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My estimation of this chap has risen somewhat considerably:

From The Times

Family struck by tragedy pay warm tribute to Lampard
By Peter Lansley



FRANK LAMPARD has won many awards this season and as he attends to the toe injury that has precluded his participation in England’s tour to the United States this week, his recuperation may be aided by a glance at his Barclays Premier$hite champion’s medal or the Footballer of the Year award he received last week from the Football Writers’ Association (FWA). But whatever he goes on to win, there will be few tributes quite like the thanks offered last night by the mother of a brave girl from Kent who died of a brain tumour a fortnight ago.
Lucy, aged 10, struck up a rapport with the Chelsea midfield star, touching a chord through her courage in the face of the greatest adversity. Lampard, soon to become a father himself, arranged for her to be a match-day mascot, dedicated one of his title-clinching goals to her and ensured that she could be a guest of honour at Stamford Bridge on the day Chelsea were presented with the Premier$hite trophy. She died three days later.



“He brought so much joy to Lucy’s life and just the mention of his name brought a huge smile to her face,” Nicola, her mother, said. “He was really impressed by Lucy’s spirit and he gave her so much. Nothing was too much trouble. You hear so much these days about footballers getting into trouble, but Frank, John Terry and the rest couldn’t have been more supportive or caring.”

The morning after his house had been burgled last week, Lampard made a round trip of 200 miles to attend Lucy’s funeral. That night he was back in London to receive the FWA award and, after offering his thanks to the family, friends and coaches who had supported him, he signed off by dedicating his award to Lucy.

“I would just like to talk about a girl called Lucy,” he told the audience. “She came to the game against Charlton when we lifted the Premier$hite trophy. She had a tumour on the brain, but she was so desperate to come and see that game. The character and strength she showed made me put everything in perspective. I would like to dedicate this whole award to her, her family, especially her mother.”

Lucy had an inoperable brain-stem tumour diagnosed in August after tests for blurred vision and slurred speech. After six weeks of radiotherapy, her mother and friends wrote to the champions-elect asking if Lucy could have lunch with Lampard and Lucy was thrilled to be invited to Chelsea’s training ground in Cobham, Surrey, where she first met him and the squad in January.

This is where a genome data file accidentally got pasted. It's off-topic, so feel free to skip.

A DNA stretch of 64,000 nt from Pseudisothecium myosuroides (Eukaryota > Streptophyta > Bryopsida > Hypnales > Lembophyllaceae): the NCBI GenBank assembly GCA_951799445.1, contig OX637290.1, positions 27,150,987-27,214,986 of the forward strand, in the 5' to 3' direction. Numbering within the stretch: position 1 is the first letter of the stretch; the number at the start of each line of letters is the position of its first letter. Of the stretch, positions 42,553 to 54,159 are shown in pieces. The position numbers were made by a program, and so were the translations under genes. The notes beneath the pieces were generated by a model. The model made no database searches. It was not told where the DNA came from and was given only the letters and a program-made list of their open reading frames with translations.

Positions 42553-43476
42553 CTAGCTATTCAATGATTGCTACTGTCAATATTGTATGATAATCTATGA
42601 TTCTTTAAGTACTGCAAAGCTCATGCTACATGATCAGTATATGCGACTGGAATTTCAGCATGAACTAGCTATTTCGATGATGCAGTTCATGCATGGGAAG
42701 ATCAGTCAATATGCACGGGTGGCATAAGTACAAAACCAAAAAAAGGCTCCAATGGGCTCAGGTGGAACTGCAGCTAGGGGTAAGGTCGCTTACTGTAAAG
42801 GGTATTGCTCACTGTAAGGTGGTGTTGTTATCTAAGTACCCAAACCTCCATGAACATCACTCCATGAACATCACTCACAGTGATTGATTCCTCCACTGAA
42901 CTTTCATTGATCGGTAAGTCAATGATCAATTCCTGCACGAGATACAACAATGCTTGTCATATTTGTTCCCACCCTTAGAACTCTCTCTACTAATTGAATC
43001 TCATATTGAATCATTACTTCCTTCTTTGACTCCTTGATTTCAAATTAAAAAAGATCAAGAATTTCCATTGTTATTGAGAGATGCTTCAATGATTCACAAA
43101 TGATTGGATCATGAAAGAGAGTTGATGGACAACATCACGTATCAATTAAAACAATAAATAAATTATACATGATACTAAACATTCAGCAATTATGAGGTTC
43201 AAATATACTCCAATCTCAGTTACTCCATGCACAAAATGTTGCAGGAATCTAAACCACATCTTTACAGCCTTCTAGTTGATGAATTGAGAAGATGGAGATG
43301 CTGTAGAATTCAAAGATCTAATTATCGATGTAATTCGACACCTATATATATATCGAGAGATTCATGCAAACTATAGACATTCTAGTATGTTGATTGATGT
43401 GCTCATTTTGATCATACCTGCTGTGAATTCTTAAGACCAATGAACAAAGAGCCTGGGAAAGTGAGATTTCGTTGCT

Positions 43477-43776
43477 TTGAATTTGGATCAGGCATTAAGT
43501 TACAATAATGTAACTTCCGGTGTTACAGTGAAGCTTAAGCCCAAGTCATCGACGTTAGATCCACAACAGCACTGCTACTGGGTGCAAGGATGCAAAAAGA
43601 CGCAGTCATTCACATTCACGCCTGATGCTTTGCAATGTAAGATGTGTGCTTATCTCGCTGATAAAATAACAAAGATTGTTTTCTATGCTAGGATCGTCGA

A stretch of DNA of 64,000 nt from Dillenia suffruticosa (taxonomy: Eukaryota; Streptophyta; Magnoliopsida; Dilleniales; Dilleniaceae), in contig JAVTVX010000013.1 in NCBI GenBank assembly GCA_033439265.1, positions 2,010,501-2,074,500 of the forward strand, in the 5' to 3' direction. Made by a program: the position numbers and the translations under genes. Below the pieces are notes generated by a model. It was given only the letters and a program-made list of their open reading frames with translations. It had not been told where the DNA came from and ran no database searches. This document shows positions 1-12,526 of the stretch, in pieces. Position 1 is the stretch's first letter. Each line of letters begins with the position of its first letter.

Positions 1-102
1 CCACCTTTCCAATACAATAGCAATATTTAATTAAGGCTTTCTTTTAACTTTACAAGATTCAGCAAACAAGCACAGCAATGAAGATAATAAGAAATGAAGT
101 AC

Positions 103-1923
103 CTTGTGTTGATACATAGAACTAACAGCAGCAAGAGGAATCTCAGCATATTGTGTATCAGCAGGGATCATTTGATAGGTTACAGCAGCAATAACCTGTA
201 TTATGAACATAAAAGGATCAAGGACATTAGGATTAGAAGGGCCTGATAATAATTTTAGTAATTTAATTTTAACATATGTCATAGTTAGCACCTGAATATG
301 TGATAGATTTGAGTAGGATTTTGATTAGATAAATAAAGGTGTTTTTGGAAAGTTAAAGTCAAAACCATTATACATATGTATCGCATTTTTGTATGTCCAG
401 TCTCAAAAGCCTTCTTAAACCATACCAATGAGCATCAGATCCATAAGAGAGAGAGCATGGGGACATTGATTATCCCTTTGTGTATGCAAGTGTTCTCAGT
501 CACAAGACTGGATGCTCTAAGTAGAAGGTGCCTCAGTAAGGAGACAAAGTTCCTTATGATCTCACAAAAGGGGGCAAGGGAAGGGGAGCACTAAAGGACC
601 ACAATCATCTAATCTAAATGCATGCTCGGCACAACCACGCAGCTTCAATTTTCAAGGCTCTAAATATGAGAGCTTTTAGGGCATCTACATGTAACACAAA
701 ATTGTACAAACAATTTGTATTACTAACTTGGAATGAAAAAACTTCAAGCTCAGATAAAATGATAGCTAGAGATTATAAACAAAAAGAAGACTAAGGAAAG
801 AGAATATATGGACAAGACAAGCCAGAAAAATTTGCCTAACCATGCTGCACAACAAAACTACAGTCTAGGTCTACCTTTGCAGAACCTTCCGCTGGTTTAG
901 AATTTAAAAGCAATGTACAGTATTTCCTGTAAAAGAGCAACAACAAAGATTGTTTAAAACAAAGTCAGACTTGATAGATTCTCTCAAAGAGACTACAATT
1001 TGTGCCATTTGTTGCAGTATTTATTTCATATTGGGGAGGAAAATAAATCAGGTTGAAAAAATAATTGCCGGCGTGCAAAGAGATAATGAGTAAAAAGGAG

“She had a fantastic time with Frank and John Terry,” Nicola, 32, who has two other daughters — Rosie, 13, and Millie, 8 — said. “He is a wonderful, caring person. It’s wonderful he’ll soon be a dad himself. I immediately saw how kind they were and I said to Frank that he was very good with kids. You could tell he was so genuine. There’s a real family atmosphere about Chelsea and everyone involved in the club. They all seem to be united.”

Lampard organised for Lucy to be at the Carling Cup semi- final first leg against Manchester United at Stamford Bridge and gave her a Chelsea shirt bearing his No 8, a hat and scarf. They exchanged text messages and he kept a pledge to dedicate a goal to her when he mouthed the words “That’s for you, Lucy” as he sealed Chelsea’s title triumph by scoring two goals away to Bolton Wanderers.

As her condition deteriorated, he invited her on to the pitch for the celebrations when Chelsea were crowned champions after the game against Charlton Athletic. “Everyone was celebrating, but he still made the effort to find Lucy,” Nicola said. “He cuddled her and she gave him a kiss on the cheek. Afterwards, he sat with her in the lounge for ages.

“He is a credit to his profession and his parents. Seeing Lucy happy made us all happy and we can never thank Frank and everyone at Chelsea enough. They all helped make her final days so special and memorable.”


Lucy’s family would like to thank the charity CLIC Sargent for its support during her illness. To make a donation, go to www.clicsargent.org.uk

During her final days, Lucy wrote a poem dedicated to her hero:



Frank Lampard is the best
He wears the Chelsea vest
He’s lucky No 8
And he is my best mate
He is so kind and funny
And I’ve heard he earns
lots of money
I like to see Frank
whenever
And I hope we stay friends
for ever
 
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